5 Fitness Icons, And Why They’re Famous

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5 Fitness Icons, And Why They’re Famous

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fitness icons

Since the birth of modern exercise in the 1950s, Americans have been enamored with people who take fitness to the next level. These fitness celebrities have inspired us, educated us and, in some cases, flat-out guilted us into upping our own fitness game.

But like any industry, it took a number of trailblazers to build the $80 billion fitness gym empire to what it is today. Here are five fitness icons who shaped the U.S. fitness industry, and how they did it.

  1. Jack LaLanne

Famous for: Founding the modern fitness movement and hosting a television fitness program that spanned 30 years

Jack LaLanne, the original fitness guru and television star, is considered the founder of the modern fitness revolution. After growing up as an overweight kid on his parents’ sheep farm in California, LaLanne’s whole life turned a corner at age 15. At a Women’s Club meeting with his mother, the teenager heard a talk given by nutritionist Paul C. Bragg about the value of a high-quality diet. Through strict nutrition and challenging workouts, he soon began the transformation that would change the course of his life. LaLanne reportedly spurned snacking and ate just two meals a day.

A true star, LaLanne had a beloved exercise television program that ran from 1951 to the mid-1980s. He was equally well known for his innovative fitness techniques. He popularized vegetable juicing and protein drinks, advocated daily workouts and was sometimes referred to as the “Godfather of Fitness.” Less commonly known is that he designed and invented many machines still used in gyms around the country, including the leg extension machine. He also conceived (but didn’t actually develop) the squat machine known as the “Smith Machine.”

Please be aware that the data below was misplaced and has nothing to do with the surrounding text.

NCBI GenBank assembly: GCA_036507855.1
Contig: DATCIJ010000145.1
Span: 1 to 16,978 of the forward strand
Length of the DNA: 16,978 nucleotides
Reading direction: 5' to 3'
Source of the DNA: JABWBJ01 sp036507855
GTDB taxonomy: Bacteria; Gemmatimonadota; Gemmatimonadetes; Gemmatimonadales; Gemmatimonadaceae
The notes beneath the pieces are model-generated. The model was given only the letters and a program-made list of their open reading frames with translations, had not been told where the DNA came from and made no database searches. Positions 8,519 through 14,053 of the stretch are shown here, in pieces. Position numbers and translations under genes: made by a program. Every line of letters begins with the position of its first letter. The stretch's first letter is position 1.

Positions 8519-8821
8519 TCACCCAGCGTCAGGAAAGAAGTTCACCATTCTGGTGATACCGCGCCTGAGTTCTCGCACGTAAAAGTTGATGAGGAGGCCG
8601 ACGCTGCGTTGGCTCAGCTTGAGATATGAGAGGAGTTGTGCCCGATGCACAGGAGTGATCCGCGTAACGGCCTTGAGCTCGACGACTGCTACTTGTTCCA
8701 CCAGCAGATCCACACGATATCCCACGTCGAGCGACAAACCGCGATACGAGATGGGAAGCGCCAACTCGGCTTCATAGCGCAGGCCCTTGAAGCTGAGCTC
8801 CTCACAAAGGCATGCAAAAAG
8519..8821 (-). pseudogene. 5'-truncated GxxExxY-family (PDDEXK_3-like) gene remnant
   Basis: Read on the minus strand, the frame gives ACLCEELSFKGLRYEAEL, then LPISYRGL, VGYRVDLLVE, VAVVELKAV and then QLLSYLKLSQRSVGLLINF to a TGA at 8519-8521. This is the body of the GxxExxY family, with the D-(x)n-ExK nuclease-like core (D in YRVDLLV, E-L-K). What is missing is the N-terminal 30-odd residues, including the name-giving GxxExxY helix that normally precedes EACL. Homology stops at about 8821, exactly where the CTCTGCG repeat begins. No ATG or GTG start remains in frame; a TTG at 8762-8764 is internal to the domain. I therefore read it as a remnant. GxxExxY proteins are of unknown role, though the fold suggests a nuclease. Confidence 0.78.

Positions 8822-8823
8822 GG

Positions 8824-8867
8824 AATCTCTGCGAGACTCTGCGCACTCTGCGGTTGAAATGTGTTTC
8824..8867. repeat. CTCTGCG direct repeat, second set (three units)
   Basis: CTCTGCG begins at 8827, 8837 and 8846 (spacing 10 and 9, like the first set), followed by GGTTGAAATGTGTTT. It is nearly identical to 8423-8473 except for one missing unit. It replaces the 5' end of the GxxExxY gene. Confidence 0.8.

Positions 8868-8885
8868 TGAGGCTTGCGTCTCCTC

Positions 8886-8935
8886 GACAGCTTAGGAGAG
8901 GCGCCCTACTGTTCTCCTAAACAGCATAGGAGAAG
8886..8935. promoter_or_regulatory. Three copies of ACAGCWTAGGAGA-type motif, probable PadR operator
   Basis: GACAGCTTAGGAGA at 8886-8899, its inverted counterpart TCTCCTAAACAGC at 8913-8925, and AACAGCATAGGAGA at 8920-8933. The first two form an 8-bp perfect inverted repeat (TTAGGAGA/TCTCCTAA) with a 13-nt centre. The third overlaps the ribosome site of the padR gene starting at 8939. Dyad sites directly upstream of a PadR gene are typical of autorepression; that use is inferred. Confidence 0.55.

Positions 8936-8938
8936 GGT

LaLanne was also known for performing fantastic physical feats. At 60 years old, he swam from Alcatraz Island to San Francisco’s Fisherman’s Wharf while handcuffed, shackled and towing a 1,000-pound boat. At 70, again handcuffed and shackled, he towed 70 boats, carrying a total of 70 people, a mile and a half through Long Beach Harbor. LaLanne died in 2011 at age 96.

  1. Richard Simmons

Famous for: Founding an exercise empire devoted to helping people of all sizes, and starring in the iconic video series “Sweatin’ to the Oldies

By the end of high school, Richard Simmons was 5’7” and weighed 268 pounds. Driven by self-loathing, he began dieting, which developed into an eating disorder that almost killed him. Fortunately, this crisis shaped his healthy outlook on food and the importance of “balance, moderate eating and exercise.” He encouraged the philosophy of self-love, at any size.

Simmons opened his own gym, The Anatomy Asylum, in the early 1970s, as a welcoming place for people of all sizes to work out, going against the then-established rule that gyms were for people already in shape. Anatomy Asylum was unmistakably different and by 1984 grew to 13 sites across the U.S. Its Beverly Hills location, eventually rebranded as “Slimmons,” finally closed its doors in 2016 after more than 40 years.